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How Much Overtime is Too Much?

There never seems to be enough time in a day. When you factor in work, family and leisure time for yourself, there’s just not enough time to satisfy everyone. So which is more important, job or family, work or play? I think it’s safe to say that money, family and keeping your sanity all have their importance in life. But so often work, intentionally or not, seems to overshadow the rest of our lives. Is it the money, or is it the feeling of self-accomplishment. Perhaps it’s just intimidation from your boss. Whatever it is, you must realize what your priorities are and ask yourself, how much time is too much overtime?

Working late and accomplishing the most at your job has its benefits. Higher pay, a better position and more praise from your employer, but at what cost? Studies show that stress leads to numerous health issues that correlate with overtime. A study in PLoS ONE shows that workers clocking in 11-hour work days more than double the risk of health concerns when compared to those who work the traditional eight-hours.

There are many factors that contribute to health risks from working too much overtime. Stress is a main one. For a lot of us, our work is not a relaxing place. Whether you’re a bartender, taking care of children, in customer service or a broker at a financial firm, let’s face it, our jobs are stressful. In fact, check out this recent post on How to Zen Your Office to reduce some stress at work. Regardless, it’s not rocket science to figure out the more time we spend at our job, the more stressed we become. No matter how important a deadline can be, remember that your health is even more important. Not everyone has the luxury, but if you can, try to accomplish some of your overtime work at home. This will draw you away from all the stress at work while spending quality and relaxing time at home with your family.  A good balance of work and family prevents you from overworking and being over stressed. Although there are some who go to work to rid themselves of the stress their family causes. The main idea here though is to reduce your stress, wherever it may be generated from.

One health concern of too much overtime that most do not realize is the poor eating habits that go along with it. Long and late-night work hours tend to promote fast and easy take-out food for breakfast, lunch and dinner. Eating out at fast and easy restaurants may be convenient and time efficient, but it’s certainly not benefiting your health- or your waistline. Accompany unhealthy eating habits with a lack of physical fitness and your body will need the overtime to get back into shape. A good way to combat this problem is making food at home and bringing it to work. For one, it will allow you to eat healthier foods easily and you won’t have to travel anywhere, giving you more time for lunch. Now with your extra time during lunch, try to facilitate a workout regimen at least three days a week. Even if it’s for a half-hour, you should do something to get your heart rate up.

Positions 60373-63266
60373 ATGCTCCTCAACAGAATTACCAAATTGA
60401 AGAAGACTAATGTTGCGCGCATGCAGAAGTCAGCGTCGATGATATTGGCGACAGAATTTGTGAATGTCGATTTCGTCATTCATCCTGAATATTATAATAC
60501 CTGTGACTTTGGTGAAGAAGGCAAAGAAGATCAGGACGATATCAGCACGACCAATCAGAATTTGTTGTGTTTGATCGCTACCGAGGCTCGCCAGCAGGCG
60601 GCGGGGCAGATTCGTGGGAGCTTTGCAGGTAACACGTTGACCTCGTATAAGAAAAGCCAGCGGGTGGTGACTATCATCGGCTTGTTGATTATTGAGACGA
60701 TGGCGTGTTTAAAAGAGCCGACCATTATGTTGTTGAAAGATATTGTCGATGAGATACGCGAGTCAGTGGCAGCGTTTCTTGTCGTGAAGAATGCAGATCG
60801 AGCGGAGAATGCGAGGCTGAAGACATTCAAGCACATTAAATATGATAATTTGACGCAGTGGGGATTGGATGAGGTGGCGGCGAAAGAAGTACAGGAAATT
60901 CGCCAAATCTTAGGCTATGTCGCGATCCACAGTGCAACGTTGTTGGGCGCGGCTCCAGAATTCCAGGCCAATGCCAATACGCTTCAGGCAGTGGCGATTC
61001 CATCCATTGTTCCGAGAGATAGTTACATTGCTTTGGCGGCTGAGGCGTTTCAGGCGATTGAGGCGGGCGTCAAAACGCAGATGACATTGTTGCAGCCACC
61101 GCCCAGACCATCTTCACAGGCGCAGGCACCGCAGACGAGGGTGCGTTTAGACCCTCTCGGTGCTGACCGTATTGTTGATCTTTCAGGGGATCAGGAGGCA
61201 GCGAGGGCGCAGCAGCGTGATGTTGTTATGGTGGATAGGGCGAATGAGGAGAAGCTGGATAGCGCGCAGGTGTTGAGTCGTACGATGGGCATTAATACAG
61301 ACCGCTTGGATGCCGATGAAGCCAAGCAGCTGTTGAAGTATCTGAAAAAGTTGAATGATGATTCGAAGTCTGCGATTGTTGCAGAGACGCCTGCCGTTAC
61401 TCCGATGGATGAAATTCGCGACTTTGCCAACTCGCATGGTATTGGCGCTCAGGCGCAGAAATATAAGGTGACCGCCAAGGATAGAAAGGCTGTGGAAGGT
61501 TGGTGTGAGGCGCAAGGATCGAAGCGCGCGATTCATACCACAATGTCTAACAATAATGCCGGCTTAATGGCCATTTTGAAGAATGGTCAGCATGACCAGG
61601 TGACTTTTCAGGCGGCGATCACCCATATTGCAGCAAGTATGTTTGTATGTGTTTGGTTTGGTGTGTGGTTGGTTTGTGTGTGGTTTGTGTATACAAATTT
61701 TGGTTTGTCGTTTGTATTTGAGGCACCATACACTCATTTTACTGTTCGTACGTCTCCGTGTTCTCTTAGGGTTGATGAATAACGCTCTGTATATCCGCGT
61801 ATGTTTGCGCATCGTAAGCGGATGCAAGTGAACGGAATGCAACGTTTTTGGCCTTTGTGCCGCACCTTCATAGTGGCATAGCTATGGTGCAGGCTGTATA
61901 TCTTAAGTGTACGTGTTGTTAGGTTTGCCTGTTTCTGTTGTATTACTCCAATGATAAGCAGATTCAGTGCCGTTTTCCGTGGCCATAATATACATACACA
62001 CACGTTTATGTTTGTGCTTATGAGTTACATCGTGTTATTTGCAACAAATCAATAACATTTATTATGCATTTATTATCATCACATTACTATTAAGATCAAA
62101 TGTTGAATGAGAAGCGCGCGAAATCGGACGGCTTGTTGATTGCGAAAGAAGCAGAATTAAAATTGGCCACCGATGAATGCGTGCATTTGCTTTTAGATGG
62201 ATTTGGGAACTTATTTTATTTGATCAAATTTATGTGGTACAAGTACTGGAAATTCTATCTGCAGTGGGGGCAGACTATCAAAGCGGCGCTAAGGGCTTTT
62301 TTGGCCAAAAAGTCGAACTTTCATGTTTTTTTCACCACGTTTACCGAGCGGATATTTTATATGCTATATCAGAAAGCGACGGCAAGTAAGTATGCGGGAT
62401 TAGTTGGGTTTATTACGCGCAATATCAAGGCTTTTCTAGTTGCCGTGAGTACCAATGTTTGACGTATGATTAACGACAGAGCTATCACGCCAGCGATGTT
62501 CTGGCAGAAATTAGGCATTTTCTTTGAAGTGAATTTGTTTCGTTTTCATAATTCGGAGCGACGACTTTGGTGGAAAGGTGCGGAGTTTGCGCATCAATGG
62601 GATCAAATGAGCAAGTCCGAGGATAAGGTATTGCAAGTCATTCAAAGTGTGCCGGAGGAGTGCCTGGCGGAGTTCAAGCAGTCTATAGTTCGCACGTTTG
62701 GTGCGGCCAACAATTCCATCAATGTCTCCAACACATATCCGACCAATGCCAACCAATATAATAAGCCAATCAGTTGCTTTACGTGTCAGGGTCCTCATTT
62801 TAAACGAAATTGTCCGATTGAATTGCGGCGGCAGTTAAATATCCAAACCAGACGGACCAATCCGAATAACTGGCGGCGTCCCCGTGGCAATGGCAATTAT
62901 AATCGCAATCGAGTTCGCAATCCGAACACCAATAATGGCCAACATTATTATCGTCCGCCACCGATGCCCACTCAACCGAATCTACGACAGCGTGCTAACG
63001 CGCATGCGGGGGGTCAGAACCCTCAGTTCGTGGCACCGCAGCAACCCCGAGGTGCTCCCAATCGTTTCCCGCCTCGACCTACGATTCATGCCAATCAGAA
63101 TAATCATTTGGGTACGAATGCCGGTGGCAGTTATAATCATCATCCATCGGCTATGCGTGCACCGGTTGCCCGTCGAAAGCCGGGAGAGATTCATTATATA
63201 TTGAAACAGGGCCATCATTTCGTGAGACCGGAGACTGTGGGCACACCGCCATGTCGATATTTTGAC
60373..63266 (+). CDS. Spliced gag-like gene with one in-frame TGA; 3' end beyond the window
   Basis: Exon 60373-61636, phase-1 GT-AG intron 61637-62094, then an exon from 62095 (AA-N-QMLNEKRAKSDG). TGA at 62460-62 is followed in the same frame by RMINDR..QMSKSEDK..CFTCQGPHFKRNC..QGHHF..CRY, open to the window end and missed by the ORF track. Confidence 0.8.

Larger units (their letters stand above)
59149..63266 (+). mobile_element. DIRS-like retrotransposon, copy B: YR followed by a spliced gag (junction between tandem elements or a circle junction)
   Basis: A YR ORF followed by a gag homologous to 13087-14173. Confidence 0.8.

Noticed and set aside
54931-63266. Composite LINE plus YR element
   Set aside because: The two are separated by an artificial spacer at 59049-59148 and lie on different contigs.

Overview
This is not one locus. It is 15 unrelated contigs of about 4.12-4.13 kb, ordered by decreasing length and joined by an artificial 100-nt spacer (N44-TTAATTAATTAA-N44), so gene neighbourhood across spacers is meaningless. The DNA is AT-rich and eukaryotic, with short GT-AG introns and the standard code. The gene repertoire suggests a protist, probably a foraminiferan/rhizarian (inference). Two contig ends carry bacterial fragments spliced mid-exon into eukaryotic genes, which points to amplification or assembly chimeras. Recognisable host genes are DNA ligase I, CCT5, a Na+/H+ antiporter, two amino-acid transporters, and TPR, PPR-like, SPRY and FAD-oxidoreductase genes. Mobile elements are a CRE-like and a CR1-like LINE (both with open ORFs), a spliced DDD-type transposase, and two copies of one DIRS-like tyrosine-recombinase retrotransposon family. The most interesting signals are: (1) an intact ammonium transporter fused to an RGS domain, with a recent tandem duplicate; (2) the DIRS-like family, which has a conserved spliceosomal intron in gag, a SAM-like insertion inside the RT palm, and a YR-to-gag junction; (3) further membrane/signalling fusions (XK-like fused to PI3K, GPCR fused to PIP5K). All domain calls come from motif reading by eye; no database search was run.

How do you stay healthy and destressed at the office? Do you work entirely too much and put in too much overtime? What do you do about it- if anything? Tell us about it in the comments section below.

SOURCE: The Huffington Post
IMAGE: Courtesy of The Sydney Morning Herald

Chris Officer

1 comment

  • What about someone like me that works 12 hour days of constant manual labor, That is the exercise that my body can handle, while being exposed to extremely hot working environment that doesn’t allow proper hydration.
    Me and all in my department are so burnt out by the 10th hour nobody is that focused or productive. Not to mention when I get home if I don’t shower and go straight to bed I wont even come close to getting 8 hours sleep.
    Did I mention that I didn’t have dinner if I ran out of raman noodles because I’m too tired to cook and if I did that would leave me 6 hours to sleep if I could turn myself off like a light switch?
    In order to keep management happy from a production stand point I am often in a pickle of taking a lunch break or making my numbers. So 75% of the time no lunch for me. There is rarely the opportunity to get what my body and every other human beings body needs for nutrition and what the company needs for production in the same day.
    They don’t deny me lunch, but if I take it 90% of the time they wont get the production they need. Its not a matter of my level of efficiency either. I have clocked myself in all the tasks performed in my department and I can and do do it as fast or faster then the next most productive person. How do I find the balance? I find that the day I have off from a few 12″s in a row is spent in bed like a sick person. Dehydrated, soar, and nothing left in the tank. I only feel this down and incapable and sick is when I have the flu.
    So my days off are days of recovery and not productivity in my personal affairs and responsibilities for my family and my house, my health. Its hard to do anything when you cant even get out of bed.